I just read the uber famous play by Edward Albee, Who's Afraid of Virginia Woolf?,and it's one of those plays that stays with you. For me, it was partly because the whole play I was thinking "what the heck is this play about?!" or "what is going on?!". But, it's also due to the fact that the play is incredible and it's not easily forgettable.

There are a lot of plays I wish I had written. This play is definitely on the list. As a young writer, you hear a lot of "that wouldn't happen" or "this doesn't make sense", etc. I'm not arguing these aren't valid points- because they are- but one day I want to write a play where I get to make all the rules and I get to say what would and wouldn't happen and, when people read it, they say "okay, yeah I believe that."

The given circumstances in this play are kind of ridiculous. The play begins at, like, 2 in the morning where the characters have already been drinking at another party. George and Martha, the first couple, invite over the second couple, Nick and Honey, for there own little after party. They basically drink all night long which means that by the end of the play they are probably three levels past drunk. But, you also believe that they are the most honest they've ever been. You don't for a second think they're gonna wake up in the morning and not remember what happen or just chalk it up to another drunken night. These events have lasting consequences on their lives.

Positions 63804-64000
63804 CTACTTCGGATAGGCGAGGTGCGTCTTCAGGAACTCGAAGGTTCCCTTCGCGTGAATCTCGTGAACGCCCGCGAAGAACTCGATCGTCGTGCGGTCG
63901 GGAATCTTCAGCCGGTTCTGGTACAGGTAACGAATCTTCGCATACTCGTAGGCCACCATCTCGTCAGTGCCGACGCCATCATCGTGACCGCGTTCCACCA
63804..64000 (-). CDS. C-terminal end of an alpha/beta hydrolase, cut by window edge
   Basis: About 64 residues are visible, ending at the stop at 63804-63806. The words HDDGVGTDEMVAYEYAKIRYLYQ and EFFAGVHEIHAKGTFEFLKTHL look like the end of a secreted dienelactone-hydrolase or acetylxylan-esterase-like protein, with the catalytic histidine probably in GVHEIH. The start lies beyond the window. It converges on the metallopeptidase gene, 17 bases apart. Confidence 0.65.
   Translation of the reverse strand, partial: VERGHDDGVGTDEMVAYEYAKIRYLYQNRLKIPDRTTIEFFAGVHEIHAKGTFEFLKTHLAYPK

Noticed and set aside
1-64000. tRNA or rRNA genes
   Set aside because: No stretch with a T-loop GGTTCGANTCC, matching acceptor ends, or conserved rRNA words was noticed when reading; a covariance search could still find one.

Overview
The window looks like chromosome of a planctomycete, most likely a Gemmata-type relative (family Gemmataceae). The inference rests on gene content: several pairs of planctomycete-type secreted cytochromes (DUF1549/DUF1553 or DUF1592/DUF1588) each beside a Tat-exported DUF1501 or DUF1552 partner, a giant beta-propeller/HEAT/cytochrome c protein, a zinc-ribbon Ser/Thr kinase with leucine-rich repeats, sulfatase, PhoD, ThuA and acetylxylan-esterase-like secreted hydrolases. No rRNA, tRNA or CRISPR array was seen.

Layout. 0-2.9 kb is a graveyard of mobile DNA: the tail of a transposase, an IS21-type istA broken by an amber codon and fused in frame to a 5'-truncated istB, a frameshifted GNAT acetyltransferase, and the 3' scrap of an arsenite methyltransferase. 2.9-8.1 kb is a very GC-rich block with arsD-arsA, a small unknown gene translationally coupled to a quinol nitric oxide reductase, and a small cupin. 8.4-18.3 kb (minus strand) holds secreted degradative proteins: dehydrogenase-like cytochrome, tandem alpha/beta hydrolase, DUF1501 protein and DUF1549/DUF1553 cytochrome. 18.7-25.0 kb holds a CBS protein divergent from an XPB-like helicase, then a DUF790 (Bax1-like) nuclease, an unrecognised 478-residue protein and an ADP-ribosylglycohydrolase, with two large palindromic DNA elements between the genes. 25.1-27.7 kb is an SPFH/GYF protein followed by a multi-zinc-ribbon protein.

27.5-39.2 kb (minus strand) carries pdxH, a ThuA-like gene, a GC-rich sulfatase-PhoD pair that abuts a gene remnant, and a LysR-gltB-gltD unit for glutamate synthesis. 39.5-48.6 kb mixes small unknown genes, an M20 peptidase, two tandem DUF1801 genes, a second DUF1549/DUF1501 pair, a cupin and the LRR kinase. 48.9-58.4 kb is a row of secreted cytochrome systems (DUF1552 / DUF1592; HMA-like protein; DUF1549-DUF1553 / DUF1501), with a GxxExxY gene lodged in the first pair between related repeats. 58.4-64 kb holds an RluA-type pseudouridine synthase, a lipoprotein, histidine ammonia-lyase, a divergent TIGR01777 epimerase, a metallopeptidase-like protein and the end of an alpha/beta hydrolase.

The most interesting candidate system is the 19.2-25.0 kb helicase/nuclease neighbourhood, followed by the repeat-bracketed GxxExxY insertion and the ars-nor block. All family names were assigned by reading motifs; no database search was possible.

The characters are outlandish but strangely very human. At first, I was thinking that no one talks this way and no one is this cruel, but then the whole time I could picture people I know who are these characters. They may not act like these characters, but they could. And that's the point. Albee was able to write real people who do things and say things that most people would stop themselves from doing and saying. But, they are not too far from reality.

Albee also uses dialogue to walk all over you. It is so weird but it flows so well and the whole time I was just in awe of his ability to take out-of-this-world circumstances, characters, and dialogue and make a beautiful play from it.

I read up a little about the play after I finished because I wanted to try to understand everything. Once you finish the play, in my experience, you feel like you have a better understanding of the whole thing than you did at the beginning. (That's kind of a "duh" statement, but true.) The play wraps everything up so nicely and drops a bomb that destroys everything all at the same time. It's awesome. But, reading about the play, the analysis talks about your typical, familiar story of social pretenses and taking off masks. SO many plays are about that. (It works, I guess). But, for me, what I took from this the most was the power of words and the power we gain through our words. The stories they told, the secrets they revealed, the insults they poured out on each other all were ways to gain power and to keep power. And George ends up winning the power, sorta ironically since he is the weakest at the beginning, by speaking things into existence that, because of the understood "rules" between Martha and George, could not be unspoken. He got what he want through his words. Ugh, it's so good.

Those are some of my initial thoughts and take-a-ways. I'm curious for others who have read this play what they took from it.